Abnormal medial prefrontal cortex functional connectivity and its association with clinical symptoms in chronic low back pain

Accumulating evidence has shown that complicated brain systems are involved in the development and maintenance of chronic low back pain (cLBP), but the association between brain functional changes and clinical outcomes remains unclear. Here, we used resting-state functional magnetic resonance imaging (fMRI) and multivariate pattern analysis to identify abnormal functional connectivity (FC) between the default mode, sensorimotor, salience, and central executive brain networks in cLBP and tested whether abnormal FCs are related to pain and comorbid symptoms. Fifty cLBP patients and 44 matched healthy controls (HCs) underwent an fMRI scan, from which brain networks were identified by independent component analysis. Multivariate pattern analysis, graph theory approaches, and correlation analyses were applied to find abnormal FCs that were associated with clinical symptoms. Findings were validated on a second cohort of 30 cLBP patients and 30 matched HCs. Results showed that the medial prefrontal cortex/rostral anterior cingulate cortex had abnormal FCs with brain regions within the default mode network and with other brain networks in cLBP patients. These altered FCs were also correlated with pain duration, pain severity, and pain interference. Finally, we found that resting-state FC could discriminate cLBP patients from HCs with 91% accuracy in the first cohort and 78% accuracy in the validation cohort. Our findings suggest that the medial prefrontal cortex/rostral anterior cing...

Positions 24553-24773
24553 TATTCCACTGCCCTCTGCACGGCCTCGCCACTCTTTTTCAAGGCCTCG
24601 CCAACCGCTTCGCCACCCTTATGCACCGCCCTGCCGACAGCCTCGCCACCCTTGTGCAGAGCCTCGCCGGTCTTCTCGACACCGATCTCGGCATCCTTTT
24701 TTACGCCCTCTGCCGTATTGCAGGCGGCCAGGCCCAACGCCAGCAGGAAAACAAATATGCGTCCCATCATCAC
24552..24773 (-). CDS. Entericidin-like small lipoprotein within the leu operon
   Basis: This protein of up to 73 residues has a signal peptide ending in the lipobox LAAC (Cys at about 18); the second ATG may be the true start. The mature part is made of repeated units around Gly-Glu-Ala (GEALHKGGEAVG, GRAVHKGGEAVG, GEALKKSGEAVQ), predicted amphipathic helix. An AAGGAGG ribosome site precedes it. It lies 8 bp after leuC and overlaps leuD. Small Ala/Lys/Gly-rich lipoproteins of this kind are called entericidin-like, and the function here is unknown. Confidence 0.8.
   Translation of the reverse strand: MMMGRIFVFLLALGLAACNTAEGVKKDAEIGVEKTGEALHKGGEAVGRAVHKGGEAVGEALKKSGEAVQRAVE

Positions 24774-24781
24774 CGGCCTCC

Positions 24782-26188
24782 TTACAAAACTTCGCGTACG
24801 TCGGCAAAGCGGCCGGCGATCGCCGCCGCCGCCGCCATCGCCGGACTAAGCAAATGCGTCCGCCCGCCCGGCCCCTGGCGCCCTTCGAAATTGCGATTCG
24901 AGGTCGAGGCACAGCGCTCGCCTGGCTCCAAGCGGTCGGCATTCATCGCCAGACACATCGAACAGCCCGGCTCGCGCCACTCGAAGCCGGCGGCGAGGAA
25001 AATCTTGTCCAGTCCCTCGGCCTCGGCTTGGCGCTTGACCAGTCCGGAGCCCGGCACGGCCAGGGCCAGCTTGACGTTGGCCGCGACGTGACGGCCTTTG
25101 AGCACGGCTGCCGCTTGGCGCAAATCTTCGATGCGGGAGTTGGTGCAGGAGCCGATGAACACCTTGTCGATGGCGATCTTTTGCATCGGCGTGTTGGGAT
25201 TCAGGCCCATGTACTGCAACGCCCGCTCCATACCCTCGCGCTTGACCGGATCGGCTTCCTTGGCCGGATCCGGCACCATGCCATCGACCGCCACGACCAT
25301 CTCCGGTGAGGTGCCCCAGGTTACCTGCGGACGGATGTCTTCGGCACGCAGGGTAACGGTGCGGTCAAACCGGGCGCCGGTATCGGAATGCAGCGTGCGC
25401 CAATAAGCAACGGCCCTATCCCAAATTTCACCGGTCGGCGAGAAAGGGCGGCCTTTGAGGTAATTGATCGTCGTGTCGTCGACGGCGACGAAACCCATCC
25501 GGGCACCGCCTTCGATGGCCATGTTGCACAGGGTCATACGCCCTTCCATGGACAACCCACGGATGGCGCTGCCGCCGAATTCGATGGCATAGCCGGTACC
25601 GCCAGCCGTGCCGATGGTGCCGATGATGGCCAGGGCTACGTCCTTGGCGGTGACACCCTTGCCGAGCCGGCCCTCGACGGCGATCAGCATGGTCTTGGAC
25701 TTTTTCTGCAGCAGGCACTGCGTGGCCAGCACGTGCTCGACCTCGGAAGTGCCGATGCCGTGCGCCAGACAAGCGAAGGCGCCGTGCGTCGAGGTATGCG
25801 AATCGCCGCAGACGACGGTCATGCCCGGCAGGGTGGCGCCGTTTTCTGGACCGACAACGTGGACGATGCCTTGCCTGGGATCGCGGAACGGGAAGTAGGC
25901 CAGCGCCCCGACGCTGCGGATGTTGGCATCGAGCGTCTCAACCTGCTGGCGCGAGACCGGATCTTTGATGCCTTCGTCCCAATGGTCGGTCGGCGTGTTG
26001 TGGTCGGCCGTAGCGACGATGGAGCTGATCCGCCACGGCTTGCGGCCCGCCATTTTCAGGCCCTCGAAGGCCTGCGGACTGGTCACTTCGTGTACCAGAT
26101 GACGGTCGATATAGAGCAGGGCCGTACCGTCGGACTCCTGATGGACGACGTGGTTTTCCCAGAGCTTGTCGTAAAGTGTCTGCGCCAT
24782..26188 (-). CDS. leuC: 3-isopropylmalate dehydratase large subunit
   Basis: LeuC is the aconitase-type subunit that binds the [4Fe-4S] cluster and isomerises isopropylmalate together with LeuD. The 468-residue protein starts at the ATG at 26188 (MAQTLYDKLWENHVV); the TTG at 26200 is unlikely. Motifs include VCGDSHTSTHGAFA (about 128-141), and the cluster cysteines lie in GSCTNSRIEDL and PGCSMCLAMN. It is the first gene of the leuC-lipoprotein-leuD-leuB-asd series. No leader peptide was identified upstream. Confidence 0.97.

Source: Pain - Category: Anesthesiology Tags: Research Paper Source Type: research

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CONCLUSION: These findings highlight the importance of psychologic functioning in the assessment and management of these overlapping pain conditions. PMID: 32975543 [PubMed - as supplied by publisher]
Source: Journal of Orofacial Pain - Category: ENT & OMF Tags: J Oral Facial Pain Headache Source Type: research
CONCLUSION: Atopic disorders, previously recognized as predictors of poor sleep, are associated with COPCs after accounting for sleep problems. PMID: 32975542 [PubMed - as supplied by publisher]
Source: Journal of Orofacial Pain - Category: ENT & OMF Tags: J Oral Facial Pain Headache Source Type: research
Authors: Sharma S, Slade GD, Fillingim RB, Greenspan JD, Rathnayaka N, Ohrbach R Abstract AIMS: To investigate whether TMD-related characteristics are indeed specific to TMD or whether they are also associated with other chronic overlapping pain conditions (COPCs). METHODS: In this cross-sectional study, 22 characteristics related broadly to TMD (eg, jaw kinesiophobia, overuse behaviors, and functional limitation) were measured in 178 painful TMD cases who were also classified according to four COPCs: headache, low back pain, irritable bowel syndrome, and fibromyalgia. Differences in mean subscale scores were c...
Source: Journal of Orofacial Pain - Category: ENT & OMF Tags: J Oral Facial Pain Headache Source Type: research
CONCLUSION: When evaluating nociceptive sensitivity in a chronic pain patient, comorbid pain conditions should be considered, as the more salient feature underlying sensitivity is likely the number rather than the type(s) of pain conditions. PMID: 32975540 [PubMed - as supplied by publisher]
Source: Journal of Orofacial Pain - Category: ENT & OMF Tags: J Oral Facial Pain Headache Source Type: research